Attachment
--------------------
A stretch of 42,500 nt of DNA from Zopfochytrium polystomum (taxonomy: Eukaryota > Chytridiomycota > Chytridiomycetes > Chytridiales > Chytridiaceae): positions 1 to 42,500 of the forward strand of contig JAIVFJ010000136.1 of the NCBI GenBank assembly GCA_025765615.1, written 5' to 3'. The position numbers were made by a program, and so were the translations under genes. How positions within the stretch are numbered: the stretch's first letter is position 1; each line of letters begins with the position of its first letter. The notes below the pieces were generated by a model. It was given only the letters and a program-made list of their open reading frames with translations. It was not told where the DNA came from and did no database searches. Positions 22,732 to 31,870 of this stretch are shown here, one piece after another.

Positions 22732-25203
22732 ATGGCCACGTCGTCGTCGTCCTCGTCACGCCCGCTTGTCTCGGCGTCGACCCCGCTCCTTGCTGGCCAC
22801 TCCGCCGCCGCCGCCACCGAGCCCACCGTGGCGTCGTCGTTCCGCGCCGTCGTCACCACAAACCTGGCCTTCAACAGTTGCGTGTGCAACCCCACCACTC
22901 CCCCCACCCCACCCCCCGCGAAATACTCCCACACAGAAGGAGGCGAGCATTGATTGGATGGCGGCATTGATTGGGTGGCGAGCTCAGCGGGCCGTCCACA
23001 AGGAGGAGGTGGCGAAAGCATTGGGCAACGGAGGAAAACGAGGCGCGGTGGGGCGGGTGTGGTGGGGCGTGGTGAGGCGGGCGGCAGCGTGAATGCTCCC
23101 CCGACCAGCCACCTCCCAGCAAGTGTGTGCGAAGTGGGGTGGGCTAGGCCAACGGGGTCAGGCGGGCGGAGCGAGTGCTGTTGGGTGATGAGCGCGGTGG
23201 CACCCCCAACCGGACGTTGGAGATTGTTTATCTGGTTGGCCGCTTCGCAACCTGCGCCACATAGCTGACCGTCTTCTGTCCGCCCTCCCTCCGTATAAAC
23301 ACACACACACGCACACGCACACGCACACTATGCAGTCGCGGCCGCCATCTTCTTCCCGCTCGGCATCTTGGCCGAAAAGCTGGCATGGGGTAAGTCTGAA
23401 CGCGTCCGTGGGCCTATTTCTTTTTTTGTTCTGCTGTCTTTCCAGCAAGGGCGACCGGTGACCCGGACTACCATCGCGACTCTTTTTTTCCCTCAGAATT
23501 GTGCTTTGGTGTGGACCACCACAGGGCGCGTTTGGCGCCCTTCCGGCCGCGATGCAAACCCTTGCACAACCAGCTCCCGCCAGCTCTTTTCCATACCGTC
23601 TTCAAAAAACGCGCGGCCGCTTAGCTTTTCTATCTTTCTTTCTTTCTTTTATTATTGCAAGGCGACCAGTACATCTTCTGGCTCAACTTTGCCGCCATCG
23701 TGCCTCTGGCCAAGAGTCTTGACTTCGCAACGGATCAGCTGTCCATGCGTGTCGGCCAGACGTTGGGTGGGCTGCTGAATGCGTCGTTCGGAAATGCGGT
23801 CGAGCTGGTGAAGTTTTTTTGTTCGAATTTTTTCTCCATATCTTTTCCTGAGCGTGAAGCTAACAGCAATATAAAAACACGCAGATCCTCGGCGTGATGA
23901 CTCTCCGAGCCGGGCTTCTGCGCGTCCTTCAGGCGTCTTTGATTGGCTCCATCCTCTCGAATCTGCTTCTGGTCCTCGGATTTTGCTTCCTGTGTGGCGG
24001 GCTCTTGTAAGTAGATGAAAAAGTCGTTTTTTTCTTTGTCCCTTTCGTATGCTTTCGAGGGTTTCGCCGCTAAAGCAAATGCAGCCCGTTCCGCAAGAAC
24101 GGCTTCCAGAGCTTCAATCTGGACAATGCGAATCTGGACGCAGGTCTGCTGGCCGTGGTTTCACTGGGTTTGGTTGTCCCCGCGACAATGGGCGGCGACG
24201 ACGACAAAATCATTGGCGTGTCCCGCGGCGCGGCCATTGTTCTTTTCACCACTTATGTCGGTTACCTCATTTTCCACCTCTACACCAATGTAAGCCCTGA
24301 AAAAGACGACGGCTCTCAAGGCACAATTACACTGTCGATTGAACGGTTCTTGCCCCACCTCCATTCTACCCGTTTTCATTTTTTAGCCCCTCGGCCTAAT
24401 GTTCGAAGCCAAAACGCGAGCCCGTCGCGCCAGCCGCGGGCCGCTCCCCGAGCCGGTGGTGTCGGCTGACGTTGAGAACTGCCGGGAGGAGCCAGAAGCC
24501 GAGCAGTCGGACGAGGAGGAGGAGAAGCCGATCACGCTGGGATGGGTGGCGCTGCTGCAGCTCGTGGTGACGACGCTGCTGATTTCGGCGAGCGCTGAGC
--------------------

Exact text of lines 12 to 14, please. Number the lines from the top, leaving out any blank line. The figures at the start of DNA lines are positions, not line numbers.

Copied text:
23601 TTCAAAAAACGCGCGGCCGCTTAGCTTTTCTATCTTTCTTTCTTTCTTTTATTATTGCAAGGCGACCAGTACATCTTCTGGCTCAACTTTGCCGCCATCG
23701 TGCCTCTGGCCAAGAGTCTTGACTTCGCAACGGATCAGCTGTCCATGCGTGTCGGCCAGACGTTGGGTGGGCTGCTGAATGCGTCGTTCGGAAATGCGGT
23801 CGAGCTGGTGAAGTTTTTTTGTTCGAATTTTTTCTCCATATCTTTTCCTGAGCGTGAAGCTAACAGCAATATAAAAACACGCAGATCCTCGGCGTGATGA